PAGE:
To be avoided above all was a serious examination of the relations between Russia and Ukraine in the three decades preceding the invasion, an examination that could verify the existence of the imperialist interests attributed to Putin. But why waste the energy, when everything is already clear: a big country with nuclear weapons invaded a small(er) one without nukes. Surely that is enough to merit unconditional support for the Ukrainian regime? Why bother to analyze the class nature of that regime or the motives of its NATO patron in egging-on a confrontation and supplying it with weapons and training?

Another argument sometimes heard was that autocratic Russia fears the attraction of Ukraine’s democracy for the people of Russia, with whom Ukraine shares a long border. In reality, the sad experience of Ukraine’s working people with its ‘democracy’ is one of Putin’s stronger arguments against his liberal and socialist opponents.

Putin, in fact, presented his goals when he launched the invasion: the ‘geopolitical neutrality’ of Ukraine, its ‘demilitarization’, and its ‘de-nazification’. If the first is clear, the other two require some explanation. Demilitarization expressed Putin’s opposition to NATO’s arming and training of the Ukrainian army, which was, in effect, being integrated into the alliance’s armed force, a process that began soon after the 2014 coup.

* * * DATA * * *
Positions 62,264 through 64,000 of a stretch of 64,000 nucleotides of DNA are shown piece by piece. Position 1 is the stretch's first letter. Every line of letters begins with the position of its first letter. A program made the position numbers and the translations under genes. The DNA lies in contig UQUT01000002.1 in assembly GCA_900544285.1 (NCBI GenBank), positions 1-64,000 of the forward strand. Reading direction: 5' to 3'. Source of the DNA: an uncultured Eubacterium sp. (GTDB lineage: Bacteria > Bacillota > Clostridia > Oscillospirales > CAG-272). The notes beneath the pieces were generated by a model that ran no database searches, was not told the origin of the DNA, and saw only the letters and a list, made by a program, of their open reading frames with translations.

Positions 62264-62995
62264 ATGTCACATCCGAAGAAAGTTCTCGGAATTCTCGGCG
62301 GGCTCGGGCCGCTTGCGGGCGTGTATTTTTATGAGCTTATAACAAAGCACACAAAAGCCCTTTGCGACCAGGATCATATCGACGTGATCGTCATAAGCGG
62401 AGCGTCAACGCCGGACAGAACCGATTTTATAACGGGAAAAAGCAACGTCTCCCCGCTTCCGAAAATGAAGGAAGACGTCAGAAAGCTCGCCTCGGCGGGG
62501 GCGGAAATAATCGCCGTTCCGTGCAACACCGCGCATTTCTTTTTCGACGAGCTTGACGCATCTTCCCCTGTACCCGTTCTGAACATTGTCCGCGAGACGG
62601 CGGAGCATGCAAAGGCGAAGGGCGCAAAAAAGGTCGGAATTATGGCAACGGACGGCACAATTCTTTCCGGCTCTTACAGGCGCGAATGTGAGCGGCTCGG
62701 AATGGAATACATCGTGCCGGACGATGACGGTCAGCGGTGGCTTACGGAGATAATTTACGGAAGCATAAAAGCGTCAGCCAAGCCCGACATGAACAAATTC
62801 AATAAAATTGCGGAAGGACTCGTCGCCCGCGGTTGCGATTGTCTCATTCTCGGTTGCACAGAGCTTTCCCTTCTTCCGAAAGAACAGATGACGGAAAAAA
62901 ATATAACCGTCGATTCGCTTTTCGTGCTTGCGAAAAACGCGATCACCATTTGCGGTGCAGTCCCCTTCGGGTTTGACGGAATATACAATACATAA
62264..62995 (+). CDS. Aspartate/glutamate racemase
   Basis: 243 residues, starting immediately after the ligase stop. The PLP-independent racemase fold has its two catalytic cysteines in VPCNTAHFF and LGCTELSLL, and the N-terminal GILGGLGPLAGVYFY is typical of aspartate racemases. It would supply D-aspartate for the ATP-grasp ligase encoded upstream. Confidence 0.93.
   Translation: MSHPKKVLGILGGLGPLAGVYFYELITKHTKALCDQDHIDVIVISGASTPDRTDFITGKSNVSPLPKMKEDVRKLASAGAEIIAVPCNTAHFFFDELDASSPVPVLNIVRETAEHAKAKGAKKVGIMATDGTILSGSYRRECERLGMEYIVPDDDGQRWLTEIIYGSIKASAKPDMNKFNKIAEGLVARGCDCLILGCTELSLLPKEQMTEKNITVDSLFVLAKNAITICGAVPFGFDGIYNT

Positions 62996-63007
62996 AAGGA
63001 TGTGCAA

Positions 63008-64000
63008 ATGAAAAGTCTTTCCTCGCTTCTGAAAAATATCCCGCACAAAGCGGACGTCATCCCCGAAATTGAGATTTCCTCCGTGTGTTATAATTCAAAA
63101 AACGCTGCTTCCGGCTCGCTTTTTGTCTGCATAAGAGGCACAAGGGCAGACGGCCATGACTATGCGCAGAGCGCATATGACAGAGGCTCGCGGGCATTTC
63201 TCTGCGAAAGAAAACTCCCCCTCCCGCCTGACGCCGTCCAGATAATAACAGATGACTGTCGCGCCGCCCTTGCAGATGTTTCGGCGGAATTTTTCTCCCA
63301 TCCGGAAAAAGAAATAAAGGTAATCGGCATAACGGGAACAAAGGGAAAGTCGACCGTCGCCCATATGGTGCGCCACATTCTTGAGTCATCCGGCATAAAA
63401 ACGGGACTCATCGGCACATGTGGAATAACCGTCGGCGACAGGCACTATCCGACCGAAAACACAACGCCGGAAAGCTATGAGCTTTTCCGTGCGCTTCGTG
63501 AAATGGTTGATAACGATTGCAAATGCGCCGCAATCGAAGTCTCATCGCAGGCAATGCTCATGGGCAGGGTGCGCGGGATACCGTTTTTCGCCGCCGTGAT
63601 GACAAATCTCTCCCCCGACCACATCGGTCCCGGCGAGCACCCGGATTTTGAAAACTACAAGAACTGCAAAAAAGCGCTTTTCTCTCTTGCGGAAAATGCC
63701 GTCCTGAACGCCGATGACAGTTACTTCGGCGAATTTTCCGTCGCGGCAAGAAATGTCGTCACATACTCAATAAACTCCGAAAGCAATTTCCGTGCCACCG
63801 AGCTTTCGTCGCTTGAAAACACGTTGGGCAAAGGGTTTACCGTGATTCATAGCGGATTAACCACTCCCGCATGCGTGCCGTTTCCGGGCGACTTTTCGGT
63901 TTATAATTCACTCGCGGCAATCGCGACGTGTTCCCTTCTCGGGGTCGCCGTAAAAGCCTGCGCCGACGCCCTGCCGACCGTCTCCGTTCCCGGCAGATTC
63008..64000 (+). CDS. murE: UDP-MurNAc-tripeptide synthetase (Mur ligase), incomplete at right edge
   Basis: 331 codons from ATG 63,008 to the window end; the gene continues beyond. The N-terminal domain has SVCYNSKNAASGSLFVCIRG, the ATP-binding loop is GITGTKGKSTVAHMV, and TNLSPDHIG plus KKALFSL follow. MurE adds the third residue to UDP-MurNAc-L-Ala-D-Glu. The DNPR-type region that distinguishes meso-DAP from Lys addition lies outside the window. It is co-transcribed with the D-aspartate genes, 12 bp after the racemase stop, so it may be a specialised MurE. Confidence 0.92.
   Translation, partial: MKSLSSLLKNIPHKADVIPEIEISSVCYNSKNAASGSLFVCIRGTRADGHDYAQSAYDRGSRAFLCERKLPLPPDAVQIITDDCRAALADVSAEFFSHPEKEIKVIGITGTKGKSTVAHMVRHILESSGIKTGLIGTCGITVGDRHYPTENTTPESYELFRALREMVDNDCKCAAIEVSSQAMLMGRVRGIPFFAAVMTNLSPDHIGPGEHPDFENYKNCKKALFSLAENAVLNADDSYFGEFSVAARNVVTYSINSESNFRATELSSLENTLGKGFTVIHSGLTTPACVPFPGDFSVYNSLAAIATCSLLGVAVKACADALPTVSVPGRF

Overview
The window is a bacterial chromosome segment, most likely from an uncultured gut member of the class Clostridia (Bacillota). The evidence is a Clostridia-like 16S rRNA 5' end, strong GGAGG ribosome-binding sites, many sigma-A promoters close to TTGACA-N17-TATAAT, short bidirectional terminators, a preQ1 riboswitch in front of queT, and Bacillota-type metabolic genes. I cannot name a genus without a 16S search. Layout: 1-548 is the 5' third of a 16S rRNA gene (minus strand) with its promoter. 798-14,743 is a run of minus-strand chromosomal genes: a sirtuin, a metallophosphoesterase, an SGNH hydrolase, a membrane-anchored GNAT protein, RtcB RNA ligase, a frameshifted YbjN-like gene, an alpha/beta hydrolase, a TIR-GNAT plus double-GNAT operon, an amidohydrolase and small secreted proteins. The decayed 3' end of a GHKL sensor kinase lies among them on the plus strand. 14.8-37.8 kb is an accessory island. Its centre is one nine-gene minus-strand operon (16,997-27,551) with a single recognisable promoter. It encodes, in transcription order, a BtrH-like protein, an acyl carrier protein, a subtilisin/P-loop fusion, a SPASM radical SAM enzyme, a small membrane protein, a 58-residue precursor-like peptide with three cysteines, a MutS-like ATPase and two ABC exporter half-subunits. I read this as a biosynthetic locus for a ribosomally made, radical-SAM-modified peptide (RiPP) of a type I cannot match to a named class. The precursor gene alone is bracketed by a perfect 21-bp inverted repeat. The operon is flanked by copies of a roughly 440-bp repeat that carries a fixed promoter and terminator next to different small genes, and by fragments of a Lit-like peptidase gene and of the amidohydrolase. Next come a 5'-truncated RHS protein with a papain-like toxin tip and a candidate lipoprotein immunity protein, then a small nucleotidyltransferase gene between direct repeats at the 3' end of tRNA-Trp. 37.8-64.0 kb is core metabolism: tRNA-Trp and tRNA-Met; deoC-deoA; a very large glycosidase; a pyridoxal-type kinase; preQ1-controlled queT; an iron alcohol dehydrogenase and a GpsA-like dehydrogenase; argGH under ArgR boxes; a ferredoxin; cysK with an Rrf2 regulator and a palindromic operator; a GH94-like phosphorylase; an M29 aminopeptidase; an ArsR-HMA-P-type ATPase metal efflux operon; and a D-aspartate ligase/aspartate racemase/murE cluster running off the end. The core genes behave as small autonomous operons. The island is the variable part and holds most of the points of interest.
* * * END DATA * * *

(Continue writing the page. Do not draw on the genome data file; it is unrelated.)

As for de-nazification it meant the elimination of the political influence of the ultra-nationalists (neo-fascists) in the government and especially in its apparatuses of violence (the army, political and regular police), as well as on linguistic and cultural policy. The very essence of the ultras’ ideology is hatred for Russia and everything Russian. Their influence within the state apparatus has not stopped growing, especially since the 2014 coup.

European Security?

The qualifier ‘unprovoked’ attached to the word ‘invasion’ especially serves to conceal the fact that a clear declaration from the US president that Ukraine would not become a member of NATO would in all probability have avoided this war. NATO’s expansion into Ukraine was the main issue raised by Moscow in the months preceding the invasions. During that time, Putin regularly proposed to negotiate an accord on NATO’s non-expansion into Ukraine.

In December 2021, only a few weeks before the invasion, Moscow once again formally proposed to the US and NATO to begin negotiations immediately with a view to concluding a European security treaty. The proposal was ignored, as were those that had preceded it.